Amanda HammettJanuary 07, 2018

Buy Now Or Forever Stall Our Advancements


There is no question that "tech gear" implies "stay ahead" given the ever-evolving nature of this field of consumerism. Around the holidays especially, there is an abundance of gizmo ads designed to make buyers feel sick with guilt if they don't give into them. These same ads relish in showcasing the non-committal freedom of last-minute shopping.

A certain kind of stress buying occurs in this crunch time, which means the lazy shopper will resort to buying a bunch of gadgets provided that they are "the latest and greatest". So could it be that this is the time when planned obsolescence is propelled and perpetuated, when holiday celebrants are down to a so-called wire to prove themselves to their loved ones? Buyers who forgot to plan ahead have to go big or go home, making blind purchases that ultimately encourage both the creation of fresh technological advancements, as well as mass disposal of the old in the New Year.

In I, Loneliness Gadget, the main character can't seem to be satiated by purchasing the miracle items that are advertised to him, despite the fact that their shelf lives are limited. Experience Mobile Mobile is a visual reminder of all the cell phone waste created as a result of this time of year. The documentation in Xmas Unwrapped follows the journey of some of the decorative aspects that subliminally nourish consumer pressure, and the film 25KM2 gives a dry chuckle towards the modern world of technological mayhem, relishing in the simplicity and loneliness of one man's unintentional detachment from normalcy.

25KM2, directed by Jana Minarikova

This Slovakian short film showcases the more special side of gift-giving in a world where tech and modernity are favored. An alchemist who uses lightning to create his metals turns into a bundle of sensitive electromagnetic waves after he is struck by a bolt. As a result, the man must live alone on an isolated island, wearing his headgear into town only to sell the baubles to curious, and possibly sympathetic, patrons. At Christmas, the man's wife and children only visit briefly since his off-the-grid lifestyle is devoid of sacred electronic devices.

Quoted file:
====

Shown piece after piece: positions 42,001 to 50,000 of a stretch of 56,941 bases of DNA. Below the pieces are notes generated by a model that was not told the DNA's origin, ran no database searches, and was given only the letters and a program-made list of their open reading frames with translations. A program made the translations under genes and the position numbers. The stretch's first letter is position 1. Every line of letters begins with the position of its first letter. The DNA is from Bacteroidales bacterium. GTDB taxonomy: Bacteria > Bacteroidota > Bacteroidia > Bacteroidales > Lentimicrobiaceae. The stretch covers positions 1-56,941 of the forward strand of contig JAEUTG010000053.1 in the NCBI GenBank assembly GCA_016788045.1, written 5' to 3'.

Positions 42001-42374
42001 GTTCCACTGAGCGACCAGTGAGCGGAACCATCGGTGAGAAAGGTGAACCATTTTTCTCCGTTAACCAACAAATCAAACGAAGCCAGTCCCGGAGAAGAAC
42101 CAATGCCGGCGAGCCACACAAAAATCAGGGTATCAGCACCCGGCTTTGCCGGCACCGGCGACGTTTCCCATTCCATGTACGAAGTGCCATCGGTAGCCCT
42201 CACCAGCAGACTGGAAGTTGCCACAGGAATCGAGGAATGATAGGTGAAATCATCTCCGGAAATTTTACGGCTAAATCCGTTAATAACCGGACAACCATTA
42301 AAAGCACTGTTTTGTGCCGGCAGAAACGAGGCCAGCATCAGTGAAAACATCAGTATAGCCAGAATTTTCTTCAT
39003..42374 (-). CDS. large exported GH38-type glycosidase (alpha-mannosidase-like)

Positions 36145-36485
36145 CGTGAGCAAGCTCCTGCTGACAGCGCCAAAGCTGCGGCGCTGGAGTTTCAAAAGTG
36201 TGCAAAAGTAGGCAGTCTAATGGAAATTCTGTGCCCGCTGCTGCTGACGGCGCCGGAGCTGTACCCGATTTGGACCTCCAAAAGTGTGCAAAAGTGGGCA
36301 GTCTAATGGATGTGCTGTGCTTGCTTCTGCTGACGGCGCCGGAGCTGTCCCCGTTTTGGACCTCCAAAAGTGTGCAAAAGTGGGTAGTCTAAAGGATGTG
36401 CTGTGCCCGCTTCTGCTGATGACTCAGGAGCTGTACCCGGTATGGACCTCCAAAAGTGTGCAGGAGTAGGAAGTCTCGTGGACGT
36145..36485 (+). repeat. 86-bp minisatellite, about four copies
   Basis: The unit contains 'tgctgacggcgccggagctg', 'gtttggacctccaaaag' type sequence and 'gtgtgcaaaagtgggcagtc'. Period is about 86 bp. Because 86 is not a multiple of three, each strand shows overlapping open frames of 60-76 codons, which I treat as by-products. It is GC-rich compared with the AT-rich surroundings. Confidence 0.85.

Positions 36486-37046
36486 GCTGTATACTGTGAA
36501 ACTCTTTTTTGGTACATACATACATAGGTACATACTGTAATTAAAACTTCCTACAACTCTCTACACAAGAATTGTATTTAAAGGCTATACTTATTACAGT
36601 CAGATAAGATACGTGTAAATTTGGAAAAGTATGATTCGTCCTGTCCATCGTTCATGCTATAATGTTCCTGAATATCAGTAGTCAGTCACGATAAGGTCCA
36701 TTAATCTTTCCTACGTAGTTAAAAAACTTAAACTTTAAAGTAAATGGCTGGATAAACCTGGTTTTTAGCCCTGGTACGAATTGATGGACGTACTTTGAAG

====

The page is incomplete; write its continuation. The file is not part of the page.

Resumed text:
Xmas Unwrapped, directed by Toby Smith

The shops in China that create holiday decorations en masse for purchase around the globe help to nudge the consumer along by creating fodder for a familiar consumer-heavy atmosphere. Toby claims that the film is "more of a jab at Western Consumption than Chinese production." All that disposable glittery garnish cultivates the animalistic instinct to find the "hottest holiday gift" that will be gone next year, too.

Experience Mobile Mobile, directed by James Theophane

This installation encapsulates the aftermath of the impulse buy that further encourages planned obsolescence. It uses a chorus of blank defunct cell phones that hang upside down by their charging ports, their lifelines. Here it is easy to picture how many cell phones a household or even an individual has gone through, their ghosts lingering from holidays past.

I, Loneliness Gadget, directed by Can Eren

Finally, the progression of consumerism comes to a head in this portrait of a reclusive man who buys virtually every gadget he sees advertised on his television, each one either breaking or ending up in his closet. Since his virtual reality headset doesn't really work for him anymore, his loneliness compels him to buy the Pet Human gadget. The device turns out to be an actual orphan teen human, sent to his house in a box, except once he inevitably grows sick of the Pet Human the man can't just store it in a closet like his other gadgets. Instead, he drops it off in the middle of the woods. This film shows how the craving to purchase more just accelerates the stakes for vendors. As a result, their new products guide us into technological oblivion, a path paved with constant rebranding and renaming of the things which we are already familiar.

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